2. Hatred leads to murder. Because the brethren of Joseph hated him, they said, “Let us slay him” (Gen. 37:20). Because of perpetual hatred, the Edomites (Mt. Seir) shed the blood of the children of Israel (Ezek. 35:5). The Jews crucified Jesus because of their animosity and hostility toward him (Jn. 15:18-25). The apostle John succinctly states, “Whosoever hateth his brother is a murderer: and ye know that no murderer hath eternal life abiding in him” (1 Jn. 3:15).
Brother Guy N. Woods, commenting on 1 John 3:15, wrote, “What is meant is, he has exhibited the disposition and spirit of a murderer; he has allowed passions to arise in his heart which, when carried to their ultimate ends, result in murder . . . . Murder is simply hate expressed in an overt act” (A Commentary on the New Testament Epistles).
3. Hatred provokes sins of the tongue. David was the target of the biting barbs from the mouth of his enemies. He says, “They compassed me about also with words of hatred, and fought against me without a cause” (Psa. 109:3). The vitriolic opposition to David was nothing but a fabrication, but hatred needed no justification. Solomon said, “A lying tongue hates those it hurts” (Prov. 26:28, NIV).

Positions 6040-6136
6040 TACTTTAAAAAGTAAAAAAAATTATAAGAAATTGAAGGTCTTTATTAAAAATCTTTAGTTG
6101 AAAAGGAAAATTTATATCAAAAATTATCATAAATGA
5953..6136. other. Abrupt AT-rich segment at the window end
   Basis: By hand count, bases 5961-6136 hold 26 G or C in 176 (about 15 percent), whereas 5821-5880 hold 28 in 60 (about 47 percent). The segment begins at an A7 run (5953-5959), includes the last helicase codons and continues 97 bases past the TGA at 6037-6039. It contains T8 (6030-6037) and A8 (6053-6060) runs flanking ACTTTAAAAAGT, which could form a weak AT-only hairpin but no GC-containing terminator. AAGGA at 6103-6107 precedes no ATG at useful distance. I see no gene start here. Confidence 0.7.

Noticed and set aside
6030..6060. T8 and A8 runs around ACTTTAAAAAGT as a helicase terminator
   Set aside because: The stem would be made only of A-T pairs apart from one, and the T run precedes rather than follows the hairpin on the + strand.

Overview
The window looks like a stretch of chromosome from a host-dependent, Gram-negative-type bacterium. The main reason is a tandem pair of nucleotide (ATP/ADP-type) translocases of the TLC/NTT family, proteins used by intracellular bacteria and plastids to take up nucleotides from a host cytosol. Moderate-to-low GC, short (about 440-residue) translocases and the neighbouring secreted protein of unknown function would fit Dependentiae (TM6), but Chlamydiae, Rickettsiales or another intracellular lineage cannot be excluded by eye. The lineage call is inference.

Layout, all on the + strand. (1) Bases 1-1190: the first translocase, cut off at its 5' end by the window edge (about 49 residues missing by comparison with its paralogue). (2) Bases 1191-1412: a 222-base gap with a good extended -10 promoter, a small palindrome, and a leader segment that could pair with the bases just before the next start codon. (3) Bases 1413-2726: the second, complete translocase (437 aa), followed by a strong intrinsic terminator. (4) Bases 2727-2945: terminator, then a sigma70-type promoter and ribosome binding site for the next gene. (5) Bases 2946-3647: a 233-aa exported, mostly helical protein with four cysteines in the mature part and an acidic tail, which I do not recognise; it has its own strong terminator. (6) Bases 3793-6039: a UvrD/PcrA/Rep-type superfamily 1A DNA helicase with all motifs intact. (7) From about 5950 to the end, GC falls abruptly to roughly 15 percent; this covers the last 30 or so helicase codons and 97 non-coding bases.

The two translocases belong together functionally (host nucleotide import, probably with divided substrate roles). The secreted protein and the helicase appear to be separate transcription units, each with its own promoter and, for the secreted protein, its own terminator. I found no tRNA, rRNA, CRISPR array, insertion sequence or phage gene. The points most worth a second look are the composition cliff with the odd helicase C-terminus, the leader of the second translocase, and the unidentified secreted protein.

Abrasive, rude, cutting and harsh language generates from those whose hearts are filled with hate. This is also true of gossip, slander, faultfinding and false witnessing. Jesus said, “That every idle word that men shall speak, they shall give account thereof in the day of judgment” (Matt. 12:36). The way we use our tongue is a most serious and grave matter.
4. Hatred fosters resentment and retaliation. The Bible is replete with passages forbidding revenge (Prov. 19:11; 24:27,29; Matt. 5:38-48; Lk. 6:27-36; 1 Cor. 4:12; 1 Pet. 3:9). When Jesus was “reviled, he reviled not again; when he suffered, he threatened not” (1 Pet. 2:23).
Somone said that to render evil for evil is devilish; to render good for good is human, but to render good for evil is God-like.